12 Jan 2019

My officer, Dhinaa, and I visited Sekolah Jenis Kebangsaan (Tamil) Castlefield yesterday to take a look at the repair works done accompanied by Singam (Indian Community Representative of Subang Jaya) and Samy (PKR Kelana Jaya Branch Chairperson). We had a meeting with the school headmistress and members of PIBG. This is the first project we have completed in Kinrara with the remaining projects expected to start later next week.

Update on School Projects

Hello friends of P.104! The office is happy to announce that we have completed a few projects for the schools in our area. Though our budget wasn’t much, we allocated a sum for the repair of school infrastructure. Here are some pictures of what we have done so far.

State of Schools in the P104 Constituency

In July, the P104 office started preparations for a paper on schools in the Subang Constituency. It all started when YB Wong Chen attended a school function and realised the dire need for infrastructure repairs. Months later, the paper on the State Of Schools has been published. YB Wong Chen has also met up with YB Maszlee, the Minister of Education, to highlight this issue.

This has caught the eye of FMT reporters, and below is their summary.

PETALING JAYA: Schools under the Subang parliamentary constituency require a total of RM19.3 million for infrastructure maintenance and repairs.

This is according to a research paper by the office of Subang MP Wong Chen.

He based the calculations on the conditions of 31 out of 52 schools that participated in the research.

Wong, who was denied entry to government schools in his constituency during the Barisan Nasional administration, decided to carry out the research after noticing the state of disrepair in these schools. His team visited the participating schools and spoke to the people in charge.

Wong said many of these schools had issues securing funding for maintenance and repair works.

Infrastructure maintenance

The survey found many of the schools displayed extensive and serious infrastructural damage.

However, many face common problems, with the top five issues being termite infestation (52%), exposed or old wiring (45%), old, rusty, clogged or leaking pipes (39%), leaking, collapsed or damaged roofs (39%), cracked walls and need for repainting (36%).

The paper stated that schools requesting for funds to make repairs did not get a response or were turned down due to insufficient funds.

It also noted that many schools didn’t even bother to report the damages to the district education office (PPD) any more as they had given up on getting financial help, resorting instead to holding donation drives with the help of parent-teacher associations (PIBG) and students.

Operating expenditure insufficient

Most of the allocations given to schools are usually insufficient to cover actual costs.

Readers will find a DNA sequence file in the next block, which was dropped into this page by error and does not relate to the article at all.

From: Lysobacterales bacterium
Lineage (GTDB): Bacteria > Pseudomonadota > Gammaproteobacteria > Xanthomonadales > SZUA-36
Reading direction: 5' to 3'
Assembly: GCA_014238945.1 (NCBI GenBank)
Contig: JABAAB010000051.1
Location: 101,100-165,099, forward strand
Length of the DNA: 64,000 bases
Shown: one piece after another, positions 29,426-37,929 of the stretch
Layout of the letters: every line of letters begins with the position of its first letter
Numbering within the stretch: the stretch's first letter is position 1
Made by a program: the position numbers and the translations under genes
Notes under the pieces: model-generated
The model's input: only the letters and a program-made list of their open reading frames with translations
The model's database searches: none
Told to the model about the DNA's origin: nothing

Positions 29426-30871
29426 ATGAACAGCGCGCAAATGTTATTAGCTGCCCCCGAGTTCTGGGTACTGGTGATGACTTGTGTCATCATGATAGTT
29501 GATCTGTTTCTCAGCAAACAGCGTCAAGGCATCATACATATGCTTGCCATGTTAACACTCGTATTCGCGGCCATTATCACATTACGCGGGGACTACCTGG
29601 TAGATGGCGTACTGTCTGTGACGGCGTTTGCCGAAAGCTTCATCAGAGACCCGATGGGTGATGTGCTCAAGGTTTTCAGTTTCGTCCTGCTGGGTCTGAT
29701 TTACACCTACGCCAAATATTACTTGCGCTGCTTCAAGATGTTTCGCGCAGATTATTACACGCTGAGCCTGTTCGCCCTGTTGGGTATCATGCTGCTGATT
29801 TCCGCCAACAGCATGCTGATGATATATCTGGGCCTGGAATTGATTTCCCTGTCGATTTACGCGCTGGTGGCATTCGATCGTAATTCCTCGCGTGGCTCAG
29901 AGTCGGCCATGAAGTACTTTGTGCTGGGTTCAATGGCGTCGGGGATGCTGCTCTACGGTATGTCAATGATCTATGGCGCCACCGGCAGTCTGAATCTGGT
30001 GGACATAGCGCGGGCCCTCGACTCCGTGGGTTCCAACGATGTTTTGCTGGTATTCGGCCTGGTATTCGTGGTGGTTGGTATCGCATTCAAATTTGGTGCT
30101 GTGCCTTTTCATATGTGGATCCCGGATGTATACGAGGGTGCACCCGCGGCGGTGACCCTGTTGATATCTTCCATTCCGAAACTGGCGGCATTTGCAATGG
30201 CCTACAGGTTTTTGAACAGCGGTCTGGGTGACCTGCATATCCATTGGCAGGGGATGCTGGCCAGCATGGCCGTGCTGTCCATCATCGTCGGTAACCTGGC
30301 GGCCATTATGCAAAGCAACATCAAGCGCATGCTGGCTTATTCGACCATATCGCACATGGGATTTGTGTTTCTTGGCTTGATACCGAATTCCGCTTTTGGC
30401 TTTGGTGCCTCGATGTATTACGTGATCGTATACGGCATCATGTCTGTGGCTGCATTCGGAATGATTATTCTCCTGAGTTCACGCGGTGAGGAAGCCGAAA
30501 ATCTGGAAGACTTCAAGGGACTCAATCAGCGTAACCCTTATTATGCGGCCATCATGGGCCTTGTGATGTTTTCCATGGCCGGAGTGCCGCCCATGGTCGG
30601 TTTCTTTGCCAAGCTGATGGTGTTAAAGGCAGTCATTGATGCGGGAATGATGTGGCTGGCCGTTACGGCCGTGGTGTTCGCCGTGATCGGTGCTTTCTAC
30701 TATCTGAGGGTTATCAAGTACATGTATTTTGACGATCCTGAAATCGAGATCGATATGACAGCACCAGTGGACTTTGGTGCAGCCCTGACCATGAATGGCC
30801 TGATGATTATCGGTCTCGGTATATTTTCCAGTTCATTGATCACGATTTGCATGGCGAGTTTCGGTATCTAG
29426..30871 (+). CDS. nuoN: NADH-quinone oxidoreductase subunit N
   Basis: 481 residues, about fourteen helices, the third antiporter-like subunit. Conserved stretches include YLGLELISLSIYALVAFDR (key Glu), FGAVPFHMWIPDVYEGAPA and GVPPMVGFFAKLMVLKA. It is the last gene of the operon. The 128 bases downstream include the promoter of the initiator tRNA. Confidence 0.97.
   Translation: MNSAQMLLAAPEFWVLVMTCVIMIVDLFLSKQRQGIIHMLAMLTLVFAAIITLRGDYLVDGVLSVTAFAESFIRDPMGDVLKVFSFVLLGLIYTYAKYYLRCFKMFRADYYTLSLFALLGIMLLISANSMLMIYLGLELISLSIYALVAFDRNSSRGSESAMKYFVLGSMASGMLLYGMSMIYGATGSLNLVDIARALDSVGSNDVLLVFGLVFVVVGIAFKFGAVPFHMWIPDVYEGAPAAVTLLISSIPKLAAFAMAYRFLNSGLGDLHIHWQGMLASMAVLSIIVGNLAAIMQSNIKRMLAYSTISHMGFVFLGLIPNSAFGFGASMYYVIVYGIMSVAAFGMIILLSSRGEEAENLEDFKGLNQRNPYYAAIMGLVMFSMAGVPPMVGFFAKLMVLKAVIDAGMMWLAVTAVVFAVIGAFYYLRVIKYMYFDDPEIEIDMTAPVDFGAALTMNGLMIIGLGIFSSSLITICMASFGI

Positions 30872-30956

The allocations are also significantly inconsistent, with the highest amount fixed at RM86 per student and the lowest at RM18 per student. No reasons were given for this wide disparity.

The survey also discovered that the ratio gap of guidance teachers (or counsellors) to students was too high, with the highest being 1:1,926.

Funds allocated for counselling were also very low, with one school of 600 students allocated just RM2,500 a year.

Funds allocated per subject were also too low and differed between the arts and science streams. Shortage of administration staff and delays in receiving funds were also reported.

No functioning internet facility

Some schools do not have adequate or functioning facilities like internet connection, equipment for classrooms or canteens, smaller classrooms and teachers’ rooms.

It was noted that the district education offices had made co-curricular competitions compulsory for schools to participate in. However, schools had to pay the compulsory registration fees per team, per category and per competition.

This placed substantial financial burdens on schools as no extra funding was provided.

This lead schools to collect donations from the PIBG and students to make up for the already insufficient funds. Cluster schools were luckier as they are given extra funding for this purpose.

Recommendations

Besides requiring RM19.3 million to fix the schools in Subang, the report recommends that schools be required to run based on a centralised budget or be allowed to plan based on their own needs.

It also urges the education ministry to hire at least one more person to specifically manage infrastructure and funding needs so that it won’t affect teachers’ teaching quality.

Some schools have suggested that they should be allowed to appoint their own contractors to save costs as the current process of appointing a contractor is too long, inefficient and costly.

Here is the link to the FMT report:

https://www.freemalaysiatoday.com/…/wong-chen-rm19-3-mil-n…/